Australia's Jessica Fox (centre), Great Britain's Mallory Franklin (left) and Germany's Andrea Herzog (right) show off their medals
Olympics20 – quick stats – article
Jessica Fox, the Australian canoeist who beat Britain’s Mallory Franklin to Olympic gold, has a condom to thank for her double medal success in Tokyo.
The 27-year-old claimed bronze in the K1 event on Tuesday and then two days later was crowned the first Olympic champion, ahead of silver medallist Franklin, in the women’s C1.
And it turns out she was paddling with an extra layer of protection after a video emerged from last week showing her and her team carrying out crucial pre-competition repairs to the end of her kayak, using a rather different method.
"Bet you never knew condoms could be used for kayak repairs," Fox captioned her now-viral TikTok video.
In the video, a member of her staff is seen adding a carbon-fibre patch to the nose of her kayak, which is flipped upside down on two chairs, and then the condom is stretched gradually over the top to secure the patch in place.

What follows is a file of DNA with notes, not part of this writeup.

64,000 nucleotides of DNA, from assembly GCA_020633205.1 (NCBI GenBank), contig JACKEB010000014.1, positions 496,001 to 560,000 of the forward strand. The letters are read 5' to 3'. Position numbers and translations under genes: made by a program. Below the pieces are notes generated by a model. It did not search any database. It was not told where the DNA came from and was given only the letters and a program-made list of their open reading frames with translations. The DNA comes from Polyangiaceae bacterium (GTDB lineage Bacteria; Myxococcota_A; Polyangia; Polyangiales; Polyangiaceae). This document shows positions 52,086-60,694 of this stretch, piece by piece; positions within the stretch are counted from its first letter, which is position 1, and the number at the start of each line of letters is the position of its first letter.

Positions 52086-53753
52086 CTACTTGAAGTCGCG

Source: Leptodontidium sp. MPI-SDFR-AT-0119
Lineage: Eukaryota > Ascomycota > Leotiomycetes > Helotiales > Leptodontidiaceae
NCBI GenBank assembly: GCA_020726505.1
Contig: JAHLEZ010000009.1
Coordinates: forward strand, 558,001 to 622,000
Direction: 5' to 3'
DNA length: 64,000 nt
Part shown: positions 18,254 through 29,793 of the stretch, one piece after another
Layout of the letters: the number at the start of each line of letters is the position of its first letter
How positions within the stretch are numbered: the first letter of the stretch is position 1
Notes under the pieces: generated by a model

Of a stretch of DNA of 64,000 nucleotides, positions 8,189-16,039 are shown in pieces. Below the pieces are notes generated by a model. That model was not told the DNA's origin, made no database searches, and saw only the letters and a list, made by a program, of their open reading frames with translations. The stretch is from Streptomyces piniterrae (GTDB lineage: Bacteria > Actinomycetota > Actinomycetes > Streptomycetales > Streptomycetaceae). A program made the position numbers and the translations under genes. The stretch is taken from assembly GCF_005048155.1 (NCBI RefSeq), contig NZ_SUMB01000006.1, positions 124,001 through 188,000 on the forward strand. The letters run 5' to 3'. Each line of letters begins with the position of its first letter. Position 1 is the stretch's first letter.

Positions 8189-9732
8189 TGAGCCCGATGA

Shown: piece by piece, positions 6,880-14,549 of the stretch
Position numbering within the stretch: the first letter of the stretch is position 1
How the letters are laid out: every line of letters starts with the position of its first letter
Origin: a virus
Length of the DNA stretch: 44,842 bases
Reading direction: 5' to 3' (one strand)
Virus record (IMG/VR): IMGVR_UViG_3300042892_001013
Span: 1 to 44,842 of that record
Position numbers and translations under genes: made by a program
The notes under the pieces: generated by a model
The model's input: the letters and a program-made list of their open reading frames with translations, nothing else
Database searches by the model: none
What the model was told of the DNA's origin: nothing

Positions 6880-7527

"Very stretchy. Much strong. It gives the carbon a smooth finish," Fox, the now four-time Olympic medallist, then wrote with a laughing emoji.
How kayakers use condoms 😂🤷🏽♀️ #kayaktips #hacksandtips #diy #carbonrepair #carbon #tokyo2020 #olympicgames
♬ original sound – jess fox
Her inventive methods were met with acclaim on social media with one Instagram commenter writing: "Engineer’s mind. Bravo!" and another writing: "You learn something new every day."
As well as a win for Franklin, Olympic organisers will no doubt be glad that one of the Games-issued condoms is getting put to use outside of the athlete’s village as they had intended, albeit not for the reason they were hoping.
The village has become notorious for casual relationships between competitors but such acts are being discouraged at these Games as part of social distancing measures to try and restrict the spread of coronavirus.
At the last Games in Rio, 450,000 condoms were distributed through vending machines featuring the message: "Celebrate with a Condom." This time there will be only 150,000, all handed out when athletes leave for home immediately after competing.